China buys more Australian coal as appetite for quality builds
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Australian coal continues to make inroads among Chinese buyers, adding to pressure on domestic prices, with new shipments climbing to their highest level since Beijing halted imports in the fall of 2020.
That ban ended at the start of this year and China’s appetite for the high-quality coal supplied by Australia is gaining momentum amid concerns that rising domestic production includes too much lower-grade fuel. Australian cargoes in April of mostly thermal coal for power plants surged 75% from the prior month to 3.89-million tons, according to Chinese customs data.
That puts Australia’s share of imports at 10%, almost double the level seen in March. Although a bigger volume of Australian coal was recorded in November 2021, those were previous shipments stranded by the ban that took as long as a year to clear customs.
At the same time, Russia’s coal exports to China dropped from the record level hit in March, as did its crude oil shipments. Seaborne Russian gas cargoes also fell from the previous month. The moderation in sales comes as Russian leaders visit Shanghai on Tuesday to help cement Moscow’s importance as a supplier of commodities to its eastern neighbor and strategic partner.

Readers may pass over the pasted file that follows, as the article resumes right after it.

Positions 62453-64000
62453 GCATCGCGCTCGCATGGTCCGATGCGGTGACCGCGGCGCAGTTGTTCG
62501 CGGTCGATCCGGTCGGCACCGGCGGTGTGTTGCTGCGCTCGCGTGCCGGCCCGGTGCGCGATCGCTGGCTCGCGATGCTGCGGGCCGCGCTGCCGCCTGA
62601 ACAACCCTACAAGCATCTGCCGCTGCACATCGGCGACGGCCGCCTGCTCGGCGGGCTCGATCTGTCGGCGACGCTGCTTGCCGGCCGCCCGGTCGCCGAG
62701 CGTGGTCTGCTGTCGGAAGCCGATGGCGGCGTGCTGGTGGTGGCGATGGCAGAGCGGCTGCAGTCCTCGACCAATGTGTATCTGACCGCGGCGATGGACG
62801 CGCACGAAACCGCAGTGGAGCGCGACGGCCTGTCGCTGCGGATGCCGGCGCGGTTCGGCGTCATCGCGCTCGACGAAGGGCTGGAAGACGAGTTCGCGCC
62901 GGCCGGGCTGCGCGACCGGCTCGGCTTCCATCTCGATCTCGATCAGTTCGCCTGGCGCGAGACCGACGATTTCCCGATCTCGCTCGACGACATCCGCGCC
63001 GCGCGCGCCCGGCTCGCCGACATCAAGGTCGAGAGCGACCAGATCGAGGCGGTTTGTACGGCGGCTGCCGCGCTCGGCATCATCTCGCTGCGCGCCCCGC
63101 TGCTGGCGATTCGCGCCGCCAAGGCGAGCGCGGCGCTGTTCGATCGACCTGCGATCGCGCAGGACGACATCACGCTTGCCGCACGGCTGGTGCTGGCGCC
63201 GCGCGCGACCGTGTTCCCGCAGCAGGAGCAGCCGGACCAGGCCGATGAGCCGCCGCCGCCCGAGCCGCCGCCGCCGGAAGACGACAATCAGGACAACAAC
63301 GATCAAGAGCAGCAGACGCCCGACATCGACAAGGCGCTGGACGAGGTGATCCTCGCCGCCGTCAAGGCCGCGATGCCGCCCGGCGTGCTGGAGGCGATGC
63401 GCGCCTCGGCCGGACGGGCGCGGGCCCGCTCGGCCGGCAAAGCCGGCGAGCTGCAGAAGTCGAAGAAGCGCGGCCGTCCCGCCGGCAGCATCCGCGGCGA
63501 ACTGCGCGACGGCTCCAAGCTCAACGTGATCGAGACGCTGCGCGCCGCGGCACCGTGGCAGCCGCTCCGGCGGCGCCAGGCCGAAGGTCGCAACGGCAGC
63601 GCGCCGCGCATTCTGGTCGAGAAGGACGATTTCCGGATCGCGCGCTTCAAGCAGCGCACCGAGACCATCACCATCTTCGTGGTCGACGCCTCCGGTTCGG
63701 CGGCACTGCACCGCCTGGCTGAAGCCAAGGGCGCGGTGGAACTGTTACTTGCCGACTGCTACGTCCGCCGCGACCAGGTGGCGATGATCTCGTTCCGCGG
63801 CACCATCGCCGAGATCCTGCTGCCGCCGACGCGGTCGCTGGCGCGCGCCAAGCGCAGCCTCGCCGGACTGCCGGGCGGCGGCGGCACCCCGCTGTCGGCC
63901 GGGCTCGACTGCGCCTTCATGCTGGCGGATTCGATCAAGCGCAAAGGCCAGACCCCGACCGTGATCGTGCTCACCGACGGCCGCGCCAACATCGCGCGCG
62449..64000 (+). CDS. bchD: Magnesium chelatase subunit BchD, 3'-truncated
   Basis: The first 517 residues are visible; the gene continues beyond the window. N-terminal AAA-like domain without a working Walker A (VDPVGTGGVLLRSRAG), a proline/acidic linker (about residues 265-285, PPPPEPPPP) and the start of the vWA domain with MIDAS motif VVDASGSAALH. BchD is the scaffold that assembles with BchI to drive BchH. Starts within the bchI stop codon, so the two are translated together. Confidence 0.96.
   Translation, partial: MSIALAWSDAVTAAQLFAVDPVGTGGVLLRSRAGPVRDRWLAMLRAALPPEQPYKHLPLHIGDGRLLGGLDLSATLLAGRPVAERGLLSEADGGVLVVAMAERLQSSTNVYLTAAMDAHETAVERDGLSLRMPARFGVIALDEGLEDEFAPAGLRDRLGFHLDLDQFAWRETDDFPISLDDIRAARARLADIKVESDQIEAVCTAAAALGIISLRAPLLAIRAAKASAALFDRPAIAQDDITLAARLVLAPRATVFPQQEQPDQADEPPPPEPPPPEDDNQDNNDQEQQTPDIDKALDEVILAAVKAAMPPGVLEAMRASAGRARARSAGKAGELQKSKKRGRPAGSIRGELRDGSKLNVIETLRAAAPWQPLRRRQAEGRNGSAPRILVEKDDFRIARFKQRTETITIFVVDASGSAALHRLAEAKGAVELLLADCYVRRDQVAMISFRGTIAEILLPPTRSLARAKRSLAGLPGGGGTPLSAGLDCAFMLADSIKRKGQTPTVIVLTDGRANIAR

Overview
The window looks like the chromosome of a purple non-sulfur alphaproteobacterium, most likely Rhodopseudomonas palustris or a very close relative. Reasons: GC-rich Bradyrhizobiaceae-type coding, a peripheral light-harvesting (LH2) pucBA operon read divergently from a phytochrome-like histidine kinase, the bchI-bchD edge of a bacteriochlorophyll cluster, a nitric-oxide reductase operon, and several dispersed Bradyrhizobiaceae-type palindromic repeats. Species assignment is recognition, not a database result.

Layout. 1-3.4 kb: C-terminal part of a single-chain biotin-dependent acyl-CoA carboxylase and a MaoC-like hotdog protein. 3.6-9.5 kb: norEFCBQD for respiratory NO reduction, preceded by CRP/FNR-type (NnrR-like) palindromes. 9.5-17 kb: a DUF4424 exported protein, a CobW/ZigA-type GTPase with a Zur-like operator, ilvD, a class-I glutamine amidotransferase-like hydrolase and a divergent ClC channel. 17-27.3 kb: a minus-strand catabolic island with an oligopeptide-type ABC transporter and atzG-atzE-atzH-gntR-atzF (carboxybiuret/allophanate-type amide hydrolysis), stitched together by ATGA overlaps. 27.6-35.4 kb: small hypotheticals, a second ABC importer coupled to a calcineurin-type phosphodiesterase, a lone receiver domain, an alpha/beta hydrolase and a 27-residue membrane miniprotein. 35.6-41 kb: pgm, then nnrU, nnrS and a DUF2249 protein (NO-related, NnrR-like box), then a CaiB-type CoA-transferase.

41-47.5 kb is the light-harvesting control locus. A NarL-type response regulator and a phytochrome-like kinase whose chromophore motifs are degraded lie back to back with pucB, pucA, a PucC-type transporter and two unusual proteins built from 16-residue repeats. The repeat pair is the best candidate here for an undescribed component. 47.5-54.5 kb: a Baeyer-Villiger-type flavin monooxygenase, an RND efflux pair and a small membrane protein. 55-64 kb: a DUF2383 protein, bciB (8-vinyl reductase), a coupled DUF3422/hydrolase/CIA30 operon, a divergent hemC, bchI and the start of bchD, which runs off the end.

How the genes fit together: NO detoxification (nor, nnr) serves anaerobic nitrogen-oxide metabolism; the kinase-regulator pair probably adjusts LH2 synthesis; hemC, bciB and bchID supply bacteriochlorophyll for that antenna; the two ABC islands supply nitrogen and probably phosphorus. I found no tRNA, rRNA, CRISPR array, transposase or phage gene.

China’s total coal purchases fell slightly in April to 40.68 million tons, although that was still their third-highest tally ever and shipments have increased 89% over the year to date. The benchmark price at the port of Qinhuangdao has dropped to its lowest since the start of last year as the rising tide of imports lands at a time of seasonally weak demand.
Elevated stockpiles at Chinese ports could force traders to dump coal, pressuring prices further, before warming temperatures and improved economic activity help clear the surplus, according to a note from Fengkuang Coal Logistics.